We know that we live in a diverse world and we know that information (accurate or otherwise) can be found by anyone, anytime, anyplace. A tweet can travel the world in 0.6 seconds and 100 million images are viewed globally every single day just on Instagram alone. As a small business owner you may manage your social media and marketing or you may have a small team. An easy step to ensure that you are helping to move diversity forward in this country is to analyze and change your imagery. Even if you are white, even if all of your employees are white, and even if you know all of your customers are white⁠—you can uplift people of color, contribute to making the world safe for people of all races and move diversity forward by using images with people of color. There are tons of free services online such as Pixabay and Pexels, and it is a super easy step, that won’t get you in hot water politically.

Events

I had a friend who was recently thrust into a social media crisis when her event announced the lineup for her virtual conference and posted the speakers who by unfortunate coincidence were all white. I know this person and I know she is not racist, but the timing (the post went live on the second day of protests in the U.S.) was disastrous, not to mention the total lack of awareness of the optics. The situation was such that as the event organizer, she had delegated much of the administrative tasks to other team members. She did not purposely instruct them to approve only white speakers, but, she also did not purposely instruct them to find a diverse panel. As the CEO, the buck stops with her and she had to make a public apology, field some very negative comments online, and she lost her keynote speaker, who resigned because diversity is one of his key values. The lesson here (besides checking your images, as noted above) is to make sure that your organization, if not diverse itself, is associating with diverse organizations. Look at your partners, vendors, and events and purposely guide your company into more diverse scenarios.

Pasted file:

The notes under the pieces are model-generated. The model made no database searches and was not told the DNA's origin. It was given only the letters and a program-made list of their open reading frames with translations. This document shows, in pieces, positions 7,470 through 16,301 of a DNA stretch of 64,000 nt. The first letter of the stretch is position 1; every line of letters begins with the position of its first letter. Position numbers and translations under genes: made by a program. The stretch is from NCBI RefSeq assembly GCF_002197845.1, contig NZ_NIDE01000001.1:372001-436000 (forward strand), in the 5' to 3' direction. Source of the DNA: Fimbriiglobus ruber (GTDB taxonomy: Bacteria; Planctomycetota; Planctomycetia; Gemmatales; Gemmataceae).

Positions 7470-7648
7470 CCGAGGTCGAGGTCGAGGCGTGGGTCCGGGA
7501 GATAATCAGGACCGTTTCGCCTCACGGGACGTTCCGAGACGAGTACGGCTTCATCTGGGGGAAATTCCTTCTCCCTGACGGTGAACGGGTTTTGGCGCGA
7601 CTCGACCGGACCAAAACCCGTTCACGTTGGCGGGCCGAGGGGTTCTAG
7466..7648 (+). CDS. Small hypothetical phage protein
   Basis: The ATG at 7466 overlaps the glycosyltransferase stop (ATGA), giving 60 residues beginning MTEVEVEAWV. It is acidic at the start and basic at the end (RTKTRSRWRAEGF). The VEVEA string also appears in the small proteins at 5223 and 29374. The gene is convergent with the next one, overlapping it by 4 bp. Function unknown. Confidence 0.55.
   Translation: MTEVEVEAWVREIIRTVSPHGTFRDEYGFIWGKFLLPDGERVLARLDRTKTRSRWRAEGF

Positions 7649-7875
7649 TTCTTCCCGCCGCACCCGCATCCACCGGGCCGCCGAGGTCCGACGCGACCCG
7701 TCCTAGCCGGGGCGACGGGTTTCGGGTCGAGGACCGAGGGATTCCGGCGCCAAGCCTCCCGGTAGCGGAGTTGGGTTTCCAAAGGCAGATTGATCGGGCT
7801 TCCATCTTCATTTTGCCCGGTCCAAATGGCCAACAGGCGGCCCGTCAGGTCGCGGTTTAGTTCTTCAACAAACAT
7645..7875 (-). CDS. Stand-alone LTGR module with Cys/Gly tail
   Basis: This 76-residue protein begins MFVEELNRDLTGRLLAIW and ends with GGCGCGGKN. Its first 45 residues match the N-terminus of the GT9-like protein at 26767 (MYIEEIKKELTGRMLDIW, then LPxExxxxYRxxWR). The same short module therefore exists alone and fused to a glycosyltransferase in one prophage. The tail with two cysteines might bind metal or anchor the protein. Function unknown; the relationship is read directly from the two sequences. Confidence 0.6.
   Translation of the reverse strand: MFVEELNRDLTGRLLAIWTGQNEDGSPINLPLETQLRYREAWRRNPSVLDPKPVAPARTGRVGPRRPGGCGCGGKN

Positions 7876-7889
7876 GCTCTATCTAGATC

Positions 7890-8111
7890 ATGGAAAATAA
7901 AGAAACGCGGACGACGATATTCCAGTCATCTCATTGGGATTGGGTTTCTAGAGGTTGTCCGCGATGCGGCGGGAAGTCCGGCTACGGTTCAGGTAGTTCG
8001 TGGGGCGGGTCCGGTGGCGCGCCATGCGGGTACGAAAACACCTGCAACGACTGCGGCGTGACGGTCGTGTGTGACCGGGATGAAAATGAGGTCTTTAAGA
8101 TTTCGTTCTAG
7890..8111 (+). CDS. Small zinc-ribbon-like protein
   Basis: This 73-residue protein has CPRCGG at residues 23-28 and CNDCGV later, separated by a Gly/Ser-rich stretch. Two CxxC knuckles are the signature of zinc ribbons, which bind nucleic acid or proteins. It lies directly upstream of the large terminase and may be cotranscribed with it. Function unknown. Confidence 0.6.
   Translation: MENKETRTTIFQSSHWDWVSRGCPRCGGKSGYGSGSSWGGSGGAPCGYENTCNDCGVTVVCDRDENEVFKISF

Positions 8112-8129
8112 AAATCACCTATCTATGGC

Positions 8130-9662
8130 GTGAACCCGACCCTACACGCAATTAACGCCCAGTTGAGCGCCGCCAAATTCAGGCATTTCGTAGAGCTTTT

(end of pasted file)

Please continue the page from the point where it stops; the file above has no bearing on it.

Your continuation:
Advocacy

Which leads us to advocacy. Every small business supports someone in some way. You buy a case of Girl Scout cookies from the local troop. You pay for signage at the local football games. You spend money with other local organizations. You might not have the money to recruit a new team or to launch a political protest (even if you do have the money, it might not be wise to do so) but you can look at small expenditures and find ways to support groups that are doing the hard work of bringing racial equality to a reality. You can donate to a local nonprofit that might be slightly out of your geographical or demographical zone but is still doing important work. There are tons of non-political groups that serve minorities. Read their websites and find one.

None of these easy, non-political steps are intended to be a replacement to the difficult conversation that you likely need to have with your employees, partners, and customers, and if you are actively working against minorities or refuse to see the issue these will not matter, but as a small business owner, you can begin to take proactive steps to improve how your organization faces the difficult conversation of race in America.